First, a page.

The recording was played at the trial of Karl Lilgert, the officer in charge of the ship's bridge at the time of the sinking. Lilgert has pleaded not guilty to two counts of criminal negligence causing death.
Marine traffic radio operator Kim Bissell told the court she received a distress message at 12:22 a.m. PT the night the ship sank off Gil Island.
"Traffic. Traffic. We have run aground south of Sainty Point," said the first emergency call from the crew on the Queen of the North.
The ship's position was then reported, but the location given was wrong, the court heard on Wednesday morning.
"We require assistance … we are taking on water … we're aground. Our list is increasing. We need assistance immediately," the crew said a few minutes later.
Eleven minutes after the first call was received, the Prince Rupert coast guard station relayed a mayday distress signal on behalf of the stricken ship, calling for assistance from any vessels in the area.
Fishing boats rush to rescue
As fishing boats in the area and residents of nearby Hartley Bay scrambled to mount a rescue effort, the crew aboard the ferry confirmed the ship was going down.
"We are abandoning the ship at this time."
Then a few minutes later, the crew reported they and the passengers were off the ship.
"We are uh, we have abandoned the ship now. We have five life rafts, one rescue boat, and two life boats in the water …. We are taking a head count as we speak."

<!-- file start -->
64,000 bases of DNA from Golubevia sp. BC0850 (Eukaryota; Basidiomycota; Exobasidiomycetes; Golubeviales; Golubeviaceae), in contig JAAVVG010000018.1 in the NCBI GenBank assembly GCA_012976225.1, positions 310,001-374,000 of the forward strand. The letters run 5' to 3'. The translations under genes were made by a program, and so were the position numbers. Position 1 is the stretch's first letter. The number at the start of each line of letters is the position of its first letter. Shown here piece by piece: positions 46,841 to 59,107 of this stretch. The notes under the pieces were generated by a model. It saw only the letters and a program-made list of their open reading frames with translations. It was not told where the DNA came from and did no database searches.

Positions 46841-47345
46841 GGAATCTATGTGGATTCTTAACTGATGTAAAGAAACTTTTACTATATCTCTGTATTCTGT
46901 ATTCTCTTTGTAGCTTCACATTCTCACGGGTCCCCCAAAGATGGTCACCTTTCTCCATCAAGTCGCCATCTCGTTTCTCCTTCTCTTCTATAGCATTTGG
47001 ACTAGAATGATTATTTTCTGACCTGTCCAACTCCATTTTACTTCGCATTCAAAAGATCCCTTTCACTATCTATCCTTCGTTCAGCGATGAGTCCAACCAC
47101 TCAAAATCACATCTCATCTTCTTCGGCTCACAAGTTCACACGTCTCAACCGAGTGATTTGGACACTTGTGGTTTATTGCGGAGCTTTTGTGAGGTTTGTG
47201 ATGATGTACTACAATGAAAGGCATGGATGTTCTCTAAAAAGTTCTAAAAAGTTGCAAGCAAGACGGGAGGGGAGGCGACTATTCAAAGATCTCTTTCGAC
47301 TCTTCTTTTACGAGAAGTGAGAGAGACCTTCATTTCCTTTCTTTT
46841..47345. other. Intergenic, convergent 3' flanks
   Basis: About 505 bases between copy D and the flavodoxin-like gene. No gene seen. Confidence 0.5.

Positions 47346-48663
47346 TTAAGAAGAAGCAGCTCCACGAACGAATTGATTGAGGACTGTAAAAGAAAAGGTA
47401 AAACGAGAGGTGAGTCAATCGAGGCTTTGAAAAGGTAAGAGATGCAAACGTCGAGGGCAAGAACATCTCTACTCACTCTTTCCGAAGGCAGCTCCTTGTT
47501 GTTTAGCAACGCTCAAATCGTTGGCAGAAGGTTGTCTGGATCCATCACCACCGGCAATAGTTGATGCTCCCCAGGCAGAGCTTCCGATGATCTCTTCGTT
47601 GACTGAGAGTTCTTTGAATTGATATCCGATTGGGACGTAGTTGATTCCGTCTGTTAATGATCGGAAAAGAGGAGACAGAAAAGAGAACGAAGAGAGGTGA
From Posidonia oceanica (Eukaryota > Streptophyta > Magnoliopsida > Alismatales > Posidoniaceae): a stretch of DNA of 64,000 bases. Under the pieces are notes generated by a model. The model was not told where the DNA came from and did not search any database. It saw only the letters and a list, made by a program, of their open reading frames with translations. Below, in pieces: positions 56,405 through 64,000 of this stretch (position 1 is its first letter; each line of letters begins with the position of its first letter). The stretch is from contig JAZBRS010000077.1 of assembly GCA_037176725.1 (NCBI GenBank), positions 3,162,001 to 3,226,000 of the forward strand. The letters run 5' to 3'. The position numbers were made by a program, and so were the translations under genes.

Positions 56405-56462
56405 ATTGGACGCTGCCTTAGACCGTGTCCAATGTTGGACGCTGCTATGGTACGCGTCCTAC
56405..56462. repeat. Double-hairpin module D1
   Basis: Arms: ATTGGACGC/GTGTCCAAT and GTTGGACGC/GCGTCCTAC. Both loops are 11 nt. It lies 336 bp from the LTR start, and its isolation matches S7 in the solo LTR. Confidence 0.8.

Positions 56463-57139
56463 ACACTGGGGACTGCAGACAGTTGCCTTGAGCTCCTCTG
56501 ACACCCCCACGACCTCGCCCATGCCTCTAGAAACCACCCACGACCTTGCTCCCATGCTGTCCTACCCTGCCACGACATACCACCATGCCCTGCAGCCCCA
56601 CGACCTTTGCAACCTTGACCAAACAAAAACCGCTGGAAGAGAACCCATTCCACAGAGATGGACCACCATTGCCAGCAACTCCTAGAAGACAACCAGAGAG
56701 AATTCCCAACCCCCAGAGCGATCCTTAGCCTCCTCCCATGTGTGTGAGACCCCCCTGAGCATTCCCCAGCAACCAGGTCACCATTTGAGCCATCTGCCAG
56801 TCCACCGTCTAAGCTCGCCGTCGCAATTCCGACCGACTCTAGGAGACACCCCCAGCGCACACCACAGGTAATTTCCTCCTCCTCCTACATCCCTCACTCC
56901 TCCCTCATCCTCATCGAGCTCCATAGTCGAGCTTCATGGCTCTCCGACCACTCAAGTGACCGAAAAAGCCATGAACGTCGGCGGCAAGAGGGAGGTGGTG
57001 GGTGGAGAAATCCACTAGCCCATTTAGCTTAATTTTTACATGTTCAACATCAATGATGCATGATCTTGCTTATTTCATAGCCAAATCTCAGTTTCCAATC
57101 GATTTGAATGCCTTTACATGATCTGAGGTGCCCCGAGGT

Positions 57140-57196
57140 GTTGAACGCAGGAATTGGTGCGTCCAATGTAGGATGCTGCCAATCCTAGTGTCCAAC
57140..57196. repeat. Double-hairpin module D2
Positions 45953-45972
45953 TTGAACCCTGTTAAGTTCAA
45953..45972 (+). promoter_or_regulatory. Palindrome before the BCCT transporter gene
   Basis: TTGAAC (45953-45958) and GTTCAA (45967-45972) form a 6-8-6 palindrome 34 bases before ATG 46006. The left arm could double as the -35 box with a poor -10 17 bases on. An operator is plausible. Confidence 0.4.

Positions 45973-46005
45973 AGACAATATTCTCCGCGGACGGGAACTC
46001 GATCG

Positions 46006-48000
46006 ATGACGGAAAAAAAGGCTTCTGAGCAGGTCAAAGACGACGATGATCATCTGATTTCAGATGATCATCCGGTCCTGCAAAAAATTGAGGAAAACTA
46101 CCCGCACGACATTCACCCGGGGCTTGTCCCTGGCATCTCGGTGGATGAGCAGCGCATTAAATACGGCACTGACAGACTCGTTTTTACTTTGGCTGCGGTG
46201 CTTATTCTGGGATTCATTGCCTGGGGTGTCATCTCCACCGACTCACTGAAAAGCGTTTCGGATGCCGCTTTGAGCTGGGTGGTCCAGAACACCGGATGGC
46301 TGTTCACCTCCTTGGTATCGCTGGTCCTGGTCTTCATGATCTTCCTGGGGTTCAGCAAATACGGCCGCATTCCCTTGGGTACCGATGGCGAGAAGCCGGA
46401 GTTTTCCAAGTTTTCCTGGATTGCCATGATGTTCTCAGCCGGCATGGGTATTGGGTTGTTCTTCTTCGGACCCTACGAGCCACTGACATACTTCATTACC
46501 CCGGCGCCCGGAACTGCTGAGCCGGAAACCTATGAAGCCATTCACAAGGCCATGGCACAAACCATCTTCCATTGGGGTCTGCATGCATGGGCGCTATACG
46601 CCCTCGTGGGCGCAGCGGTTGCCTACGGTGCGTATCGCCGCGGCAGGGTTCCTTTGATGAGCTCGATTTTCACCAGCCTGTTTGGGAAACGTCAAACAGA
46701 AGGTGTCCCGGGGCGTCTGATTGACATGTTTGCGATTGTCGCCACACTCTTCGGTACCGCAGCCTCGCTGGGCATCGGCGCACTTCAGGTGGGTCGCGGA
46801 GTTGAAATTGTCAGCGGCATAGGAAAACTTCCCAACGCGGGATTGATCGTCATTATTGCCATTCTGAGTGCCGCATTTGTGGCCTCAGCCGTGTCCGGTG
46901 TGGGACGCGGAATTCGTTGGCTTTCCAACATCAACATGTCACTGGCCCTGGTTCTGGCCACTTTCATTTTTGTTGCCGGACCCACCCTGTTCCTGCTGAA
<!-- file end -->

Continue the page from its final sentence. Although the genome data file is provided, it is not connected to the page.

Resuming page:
When asked to confirm if anyone was left onboard, the crew responded, "We are attempting to confirm that now."
A while later, the fishing vessel April Augusta reached the ferry and reported, "It looks like the bow is sticking out of the water now. I guess she'll be going down pretty quick here."
And then a few minutes later, the ferry crew reports, "Yeah, just to inform you Coast Guard Radio, the Queen of the North has gone under,"
As the fishing boats start carrying passengers back to Hartley Bay, there was significant confusion about how many people were where, but a head count was started as people reached the wharf.
A while later, the crew of the coast guard ship Sir Wilfred Laurier, which was about 20 minutes away, asked the crew of the sinking ferry, "Are you confident everybody is accounted for?"
The chief officer of the ferry, Richard St. Pierre responded "That's a negative."
Eventually the chief officer says he believes there were102 people onboard the ship, including passengers and crew, at the time of the crash, but the number of people who got off safely had yet to be confirmed.
In court on Wednesday radio operator Kim Bissell said she compiled lists of the passengers herself, combining information from Hartley Bay residents with numbers from the coast guard vessel, but despite checking again and again, she should not account for all the passengers.
It was later determined that there were only 101 passengers and crew onboard the ship that night.
But it would still take several days to confirm that while 99 passengers and crew were saved, two passengers — Gerald Foisy and Shirley Rosette — were never seen again, and were eventually presumed to have gone down with the ship.
Ship failed to make turn
The trial has already heard that Lilgert was on the bridge with quartermaster Karen Bricker when the ship failed to make a left turn in a body of water known as Wright Sound and hit Gil Island.
It was their first shift working alone together since they ended an intimate affair a couple of weeks earlier.
The ferry sailed in a straight line for more than 20 minutes without changing course or taking evasive actions to avoid Gil Island, the Crown has said.